We do not address how to design a labor income tax that supports the constrained efficient allocation. This is for the following reasons. First, traditional Ramsey literature argues that the capital tax rate should be zero even in the absence of a labor tax. Second, introducing a labor tax does not change our result of positive capital taxation as long as the externality cost is positive (this is the case when the full-risk sharing is not feasible). Labor tax, however, may lower the steady state tax rate on capital income in the quantitative analysis since a positive labor tax will relax enforcement constraints.
This paper is organized as follows. Section 2 describes the model economy and characterizes the constrained efficient allocations of this economy. Section 3 characterizes the steady state constrained efficient allocations. Section 4 decentralizes the allocations with capital taxation and solvency constraints. Section 5 concludes.
There is a continuum of agents of measure one. They receive an initial promised utility (v_{0}) and initial idiosyncratic shock (s_{0}) over an initial joint distribution Φ_{0}. There is a single, non-storable, consumption good. The agents rank consumption streams {c_{t}} according to the following preference:
where we assume the power utility with risk-aversion coefficient γ:
There is no aggregate uncertainty. The only event that each household faces is a stochastic idiosyncratic labor supply shocks. Each event s_{i} takes on values on a discrete grid S ≡ {s_{1}, ⋯ , s_{i}, ⋯ , s_{l}}. The idiosyncratic shock s follows a Markov process with a transition probability π(s'|s). We assume the law of large numbers holds so that the transition probabilities can be interpreted as the fractions of agents making the transition from one state to another. In addition, we assume that there is a unique invariant distribution (s) in each state s. Again, by the law of large numbers (s) is the fraction of agents drawing s in every period. We denote s^{t} as the history of shock realizations:
s^{t} = (s_{0}, s_{1}, ⋯ , s_{t−1}, s_{t})
We assume that an aggregate labor supply is perfectly inelastic for all periods and denote it as . An agent’s labor supply (hours worked) is denoted by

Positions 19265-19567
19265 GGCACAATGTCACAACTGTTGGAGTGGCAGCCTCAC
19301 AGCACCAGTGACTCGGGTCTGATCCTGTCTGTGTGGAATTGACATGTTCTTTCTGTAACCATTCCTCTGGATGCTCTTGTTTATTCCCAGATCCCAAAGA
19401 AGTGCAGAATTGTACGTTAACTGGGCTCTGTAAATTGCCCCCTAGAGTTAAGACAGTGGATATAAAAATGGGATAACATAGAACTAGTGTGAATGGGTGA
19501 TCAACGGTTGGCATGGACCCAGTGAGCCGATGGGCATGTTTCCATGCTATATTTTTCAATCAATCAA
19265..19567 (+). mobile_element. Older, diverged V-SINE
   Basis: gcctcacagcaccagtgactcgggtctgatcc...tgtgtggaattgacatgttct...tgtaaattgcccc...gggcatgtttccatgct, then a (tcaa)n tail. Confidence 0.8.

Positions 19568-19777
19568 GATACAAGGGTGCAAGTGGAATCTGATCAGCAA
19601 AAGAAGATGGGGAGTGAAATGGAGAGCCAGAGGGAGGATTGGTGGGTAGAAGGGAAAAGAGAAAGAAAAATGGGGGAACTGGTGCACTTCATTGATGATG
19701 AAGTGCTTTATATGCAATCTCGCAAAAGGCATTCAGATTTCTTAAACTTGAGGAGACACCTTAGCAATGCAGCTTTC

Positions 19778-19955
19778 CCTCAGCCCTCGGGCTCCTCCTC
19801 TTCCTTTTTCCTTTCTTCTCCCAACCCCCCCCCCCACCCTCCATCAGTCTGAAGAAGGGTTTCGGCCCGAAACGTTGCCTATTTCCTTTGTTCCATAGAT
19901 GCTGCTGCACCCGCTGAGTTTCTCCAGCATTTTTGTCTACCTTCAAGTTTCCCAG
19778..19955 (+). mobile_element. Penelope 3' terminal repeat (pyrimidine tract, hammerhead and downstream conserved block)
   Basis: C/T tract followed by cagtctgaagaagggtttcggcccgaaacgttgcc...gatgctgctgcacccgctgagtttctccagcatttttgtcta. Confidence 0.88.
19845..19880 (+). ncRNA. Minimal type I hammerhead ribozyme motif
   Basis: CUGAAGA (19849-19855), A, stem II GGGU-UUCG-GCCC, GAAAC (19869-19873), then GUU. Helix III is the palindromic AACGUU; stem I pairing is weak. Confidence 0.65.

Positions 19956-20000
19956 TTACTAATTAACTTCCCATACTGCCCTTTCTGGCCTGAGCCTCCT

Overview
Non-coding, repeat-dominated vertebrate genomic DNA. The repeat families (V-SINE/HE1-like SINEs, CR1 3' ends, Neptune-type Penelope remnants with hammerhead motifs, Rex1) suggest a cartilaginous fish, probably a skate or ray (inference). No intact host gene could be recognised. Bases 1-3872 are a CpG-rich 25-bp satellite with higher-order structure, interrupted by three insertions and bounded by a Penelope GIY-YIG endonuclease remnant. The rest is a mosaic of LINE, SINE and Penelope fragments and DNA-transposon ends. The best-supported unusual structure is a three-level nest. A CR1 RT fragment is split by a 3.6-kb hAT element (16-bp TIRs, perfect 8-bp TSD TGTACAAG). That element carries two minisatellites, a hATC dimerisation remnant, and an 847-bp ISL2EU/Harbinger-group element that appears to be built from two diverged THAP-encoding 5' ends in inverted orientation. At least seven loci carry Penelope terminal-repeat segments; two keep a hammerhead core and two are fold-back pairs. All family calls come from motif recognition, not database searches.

· s
We normalize the average idiosyncratic labor supply shock to be one.
1 = ∫ s_{t}dΦ_{t}
The output in the economy is produced using a single technology that exhibits constant returns to scale:
where F (· , · ) is a production function, and K_{t} and L_{t} denote the aggregate capital input and the aggregate labor input respectively. We use a Cobb-Douglas production function with capital income share α ∈ [0, 1].
The feasibility constraint for the economy is that the output can either be consumed or invested in the capital stock of the next period:
where δ ∈ [0, 1] denotes the depreciation rate of capital.
Following Kehoe and Levine (1993) and Kocherlakota (1996), this literature commonly assumes that in the decentralized economy, households are excluded from financial markets forever when they default. We assume a more severe punishment upon default: households are not only excluded from the contingent claims markets forever but also (1) its current wealth is seized by the creditor and (2) it cannot receive any lump-sum transfer from the government. That is, the household loses all of its assets and income flows but its labor income cannot be garnished by the creditor. Hence, its only source of income beginning from the default period will be its labor income. The household who defaults at period t will have the following simple budget constraints for ∀τ ≥ t:
c_{τ} = ω_{τ}s_{τ}L
The autarky value V_{aut} at period t can therefore be written as:
where ω_{t} denotes the wage rate.
The households face an enforcement constraint. That is, the allocations are constrained so that planner makes them better off than autarky in every possible node in history:
For the autarky value in the planner’s problem, we substitute the marginal product of labor F_{L}(K_{τ}, ) for the wage rate ω_{t} from the equilibrium condition.
As in Kochelakota (1996) and Alvarez and Jermann (2000, 2001), we set up the planner’s problem to discuss the constrained efficient allocations.
Planner is assumed to be benevolent so that he maximizes the social welfare:
Subject to
where α_{0} is a Pareto weight assigned to the each agent by the planner and v_{0} is initial promised utility.